Today, members of the House of Representatives will meet to discuss a bill that, if enacted, would essentially destroy one of the internet’s cardinal protections. Though the bill is titled the Allow States and Victims to Fight Online Sex Trafficking Act (or FOSTA for short), it would do nothing to stop sex traffickers. Instead, it would hold online platforms criminally and civilly liable for the actions of their users, which would not only make it extremely difficult for smaller startups to compete with giant, well-resourced ones like Google and Facebook, but would actually also end up censoring the victims of sex trafficking, according to the Electronic Frontier Foundation as well as make things difficult for sex workers.
In the House report accompanying this updated bill targeting online sex work ads, there's some quite stunning victim-blaming: trafficking victims "appear unsympathetic," it claims, to make the case for a new Federal prostitution crime. https://t.co/1r4vpEAlQ4pic.twitter.com/AJOHlqMgoK— Melissa Gira Grant (@melissagira) February 23, 2018
FOSTA’s primary purpose is to weaken Section 230 of the Communication Decency Act, which — despite how painfully boring it may sound — is the glue that holds most of the internet together. Because of Section 230, if someone posts a bunch of illegal or libelous stuff on, say, Reddit, Reddit is not liable. This is pretty much common sense nowadays, as it’s been a protection since 1995. The passage of FOSTA would undermine it practically to the point of collapse. The creators of the bill want to do this in order to force platforms to curb online sex trafficking through the threat of legal recourse. They think that if, say, Facebook is held liable every time one of their users post something about sex trafficking, that the company would quickly move to stamp out trafficking on its site entirely, and the world would instantly be a better place.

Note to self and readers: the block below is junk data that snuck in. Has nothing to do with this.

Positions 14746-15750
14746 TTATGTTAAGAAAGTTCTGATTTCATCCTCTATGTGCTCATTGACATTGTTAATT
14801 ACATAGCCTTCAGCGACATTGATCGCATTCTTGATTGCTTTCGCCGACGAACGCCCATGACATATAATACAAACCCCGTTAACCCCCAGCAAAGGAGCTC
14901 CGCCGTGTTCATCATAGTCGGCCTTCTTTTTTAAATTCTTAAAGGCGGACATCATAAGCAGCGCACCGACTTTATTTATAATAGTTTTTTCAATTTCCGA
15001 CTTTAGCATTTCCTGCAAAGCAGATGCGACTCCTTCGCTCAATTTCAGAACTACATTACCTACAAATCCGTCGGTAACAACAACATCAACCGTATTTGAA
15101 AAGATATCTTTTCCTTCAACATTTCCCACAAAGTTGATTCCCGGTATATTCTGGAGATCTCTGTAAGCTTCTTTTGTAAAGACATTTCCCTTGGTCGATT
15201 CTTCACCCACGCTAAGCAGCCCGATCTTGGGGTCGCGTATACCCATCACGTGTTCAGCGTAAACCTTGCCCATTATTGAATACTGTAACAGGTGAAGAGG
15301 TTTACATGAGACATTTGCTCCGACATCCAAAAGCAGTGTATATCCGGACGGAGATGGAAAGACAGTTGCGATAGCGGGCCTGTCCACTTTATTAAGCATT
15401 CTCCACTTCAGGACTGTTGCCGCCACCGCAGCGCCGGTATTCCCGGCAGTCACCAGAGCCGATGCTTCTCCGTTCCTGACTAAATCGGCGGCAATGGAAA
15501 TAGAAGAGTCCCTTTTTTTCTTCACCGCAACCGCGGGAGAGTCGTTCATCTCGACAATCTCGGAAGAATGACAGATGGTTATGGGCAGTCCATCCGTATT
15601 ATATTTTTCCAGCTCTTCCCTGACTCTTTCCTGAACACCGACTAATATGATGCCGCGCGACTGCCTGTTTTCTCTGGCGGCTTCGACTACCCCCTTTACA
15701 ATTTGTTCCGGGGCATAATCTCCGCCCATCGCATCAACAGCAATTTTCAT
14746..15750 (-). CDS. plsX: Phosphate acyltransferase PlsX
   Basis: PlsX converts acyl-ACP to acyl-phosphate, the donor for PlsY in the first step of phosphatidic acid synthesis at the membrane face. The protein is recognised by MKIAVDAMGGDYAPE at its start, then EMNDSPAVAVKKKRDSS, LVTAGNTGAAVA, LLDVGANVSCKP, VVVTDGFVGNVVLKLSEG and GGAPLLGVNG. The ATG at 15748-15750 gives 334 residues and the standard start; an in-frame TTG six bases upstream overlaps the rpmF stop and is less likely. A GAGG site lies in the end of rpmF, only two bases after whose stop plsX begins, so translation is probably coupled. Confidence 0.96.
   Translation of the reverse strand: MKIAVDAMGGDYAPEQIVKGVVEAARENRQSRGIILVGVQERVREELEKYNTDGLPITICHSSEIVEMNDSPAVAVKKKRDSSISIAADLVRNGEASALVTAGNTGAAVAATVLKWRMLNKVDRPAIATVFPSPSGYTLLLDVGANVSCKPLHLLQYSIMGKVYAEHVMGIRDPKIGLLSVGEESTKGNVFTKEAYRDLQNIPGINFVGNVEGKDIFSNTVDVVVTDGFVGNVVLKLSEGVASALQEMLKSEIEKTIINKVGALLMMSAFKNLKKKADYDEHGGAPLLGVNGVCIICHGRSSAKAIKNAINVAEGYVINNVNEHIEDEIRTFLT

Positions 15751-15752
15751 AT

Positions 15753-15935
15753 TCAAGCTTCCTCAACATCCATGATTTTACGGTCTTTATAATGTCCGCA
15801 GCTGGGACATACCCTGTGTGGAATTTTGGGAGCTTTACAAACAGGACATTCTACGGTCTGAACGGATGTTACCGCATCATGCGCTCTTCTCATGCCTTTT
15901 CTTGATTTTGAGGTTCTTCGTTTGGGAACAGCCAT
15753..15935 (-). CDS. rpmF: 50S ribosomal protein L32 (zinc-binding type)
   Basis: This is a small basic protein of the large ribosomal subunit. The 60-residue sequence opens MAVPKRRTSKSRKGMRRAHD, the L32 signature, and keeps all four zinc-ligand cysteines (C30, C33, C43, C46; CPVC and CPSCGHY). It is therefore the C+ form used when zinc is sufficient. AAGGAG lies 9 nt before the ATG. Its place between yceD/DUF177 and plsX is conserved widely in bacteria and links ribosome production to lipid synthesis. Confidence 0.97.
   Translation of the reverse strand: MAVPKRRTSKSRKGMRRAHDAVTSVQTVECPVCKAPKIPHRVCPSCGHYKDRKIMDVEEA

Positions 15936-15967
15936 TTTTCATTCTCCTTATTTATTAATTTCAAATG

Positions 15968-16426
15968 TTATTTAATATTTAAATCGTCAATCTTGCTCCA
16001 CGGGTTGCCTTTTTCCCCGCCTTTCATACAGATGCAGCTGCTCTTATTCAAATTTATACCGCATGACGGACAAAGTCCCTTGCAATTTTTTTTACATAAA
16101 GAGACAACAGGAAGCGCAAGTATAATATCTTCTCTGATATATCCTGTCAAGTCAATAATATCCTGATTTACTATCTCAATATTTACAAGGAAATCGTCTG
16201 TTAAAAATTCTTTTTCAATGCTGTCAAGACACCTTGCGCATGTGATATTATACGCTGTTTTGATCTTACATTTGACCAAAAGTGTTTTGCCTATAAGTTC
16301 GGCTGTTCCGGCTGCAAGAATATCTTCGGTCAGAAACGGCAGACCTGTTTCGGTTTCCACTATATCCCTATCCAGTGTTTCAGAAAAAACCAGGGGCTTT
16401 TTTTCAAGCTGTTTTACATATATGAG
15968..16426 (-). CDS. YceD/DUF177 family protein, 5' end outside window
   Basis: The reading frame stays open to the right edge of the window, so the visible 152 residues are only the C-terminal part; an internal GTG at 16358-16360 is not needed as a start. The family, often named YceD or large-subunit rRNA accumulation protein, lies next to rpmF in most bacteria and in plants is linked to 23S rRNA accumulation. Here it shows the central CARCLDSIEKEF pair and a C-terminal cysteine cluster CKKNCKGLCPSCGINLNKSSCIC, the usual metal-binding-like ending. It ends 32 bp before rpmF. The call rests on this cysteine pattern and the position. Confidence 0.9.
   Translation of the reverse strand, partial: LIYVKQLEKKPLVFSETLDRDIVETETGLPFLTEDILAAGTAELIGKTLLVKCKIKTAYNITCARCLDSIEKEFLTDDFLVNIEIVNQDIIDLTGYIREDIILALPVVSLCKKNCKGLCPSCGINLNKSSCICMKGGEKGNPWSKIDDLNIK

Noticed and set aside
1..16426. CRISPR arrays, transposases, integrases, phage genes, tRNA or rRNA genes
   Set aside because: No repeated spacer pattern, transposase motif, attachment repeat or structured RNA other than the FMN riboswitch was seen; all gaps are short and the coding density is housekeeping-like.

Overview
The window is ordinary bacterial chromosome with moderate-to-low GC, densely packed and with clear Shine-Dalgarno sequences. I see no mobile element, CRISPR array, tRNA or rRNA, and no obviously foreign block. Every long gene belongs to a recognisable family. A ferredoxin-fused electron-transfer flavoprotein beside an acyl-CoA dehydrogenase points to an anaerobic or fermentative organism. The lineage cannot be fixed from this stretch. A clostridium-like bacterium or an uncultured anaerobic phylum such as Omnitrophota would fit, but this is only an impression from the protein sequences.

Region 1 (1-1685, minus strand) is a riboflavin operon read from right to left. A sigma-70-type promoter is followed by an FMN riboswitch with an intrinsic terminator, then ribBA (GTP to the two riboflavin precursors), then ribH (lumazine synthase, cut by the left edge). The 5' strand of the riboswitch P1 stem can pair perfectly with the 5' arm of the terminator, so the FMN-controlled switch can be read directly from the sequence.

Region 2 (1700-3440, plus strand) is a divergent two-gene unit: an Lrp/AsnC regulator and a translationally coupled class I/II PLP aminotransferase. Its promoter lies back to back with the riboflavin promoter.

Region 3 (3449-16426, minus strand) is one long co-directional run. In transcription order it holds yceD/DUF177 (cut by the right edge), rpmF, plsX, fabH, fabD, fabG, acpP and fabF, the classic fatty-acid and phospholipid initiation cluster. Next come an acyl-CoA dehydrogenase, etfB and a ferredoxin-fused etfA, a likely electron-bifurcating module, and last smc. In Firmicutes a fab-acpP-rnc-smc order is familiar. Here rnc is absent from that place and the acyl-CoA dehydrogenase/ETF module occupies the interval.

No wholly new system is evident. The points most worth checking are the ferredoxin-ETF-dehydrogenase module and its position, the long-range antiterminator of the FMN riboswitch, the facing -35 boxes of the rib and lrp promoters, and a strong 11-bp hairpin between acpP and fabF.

Companies like Facebook and Twitter still seem to struggle with determining what is and isn’t a Nazi, or telling fake news from real. If FOSTA passes, those companies would have to put many more layers between what users submit to the world and what actually gets posted, in order to make sure absolutely nothing illicit ends up online. This could mean a total ban posts containing a certain set of predetermined keywords, or a content restriction by subject. This could mess things up especially for sex workers who normally make their living online, since the terminology is close.
According to the Electronic Frontier Foundation, the consequences of such an action would be devastating. “Together, these measures would chill innovation and competition among Internet companies,” writes activist Elliot Harmon in a statement on the bill for EFF. “Large companies like Google and Facebook may have the budgets to survive the massive increase in litigation and liability that FOSTA would bring. They may also have the budgets to implement a mix of automated filters and human censors to comply with the law. Small startups don’t. And with the increased risk of litigation, it would be difficult for new startups ever to find the funding they need to compete with Google. “
Updated 02/26/2018 7:47AM: This post was updated to reflect that the bill is being reviewed by the House on February 26.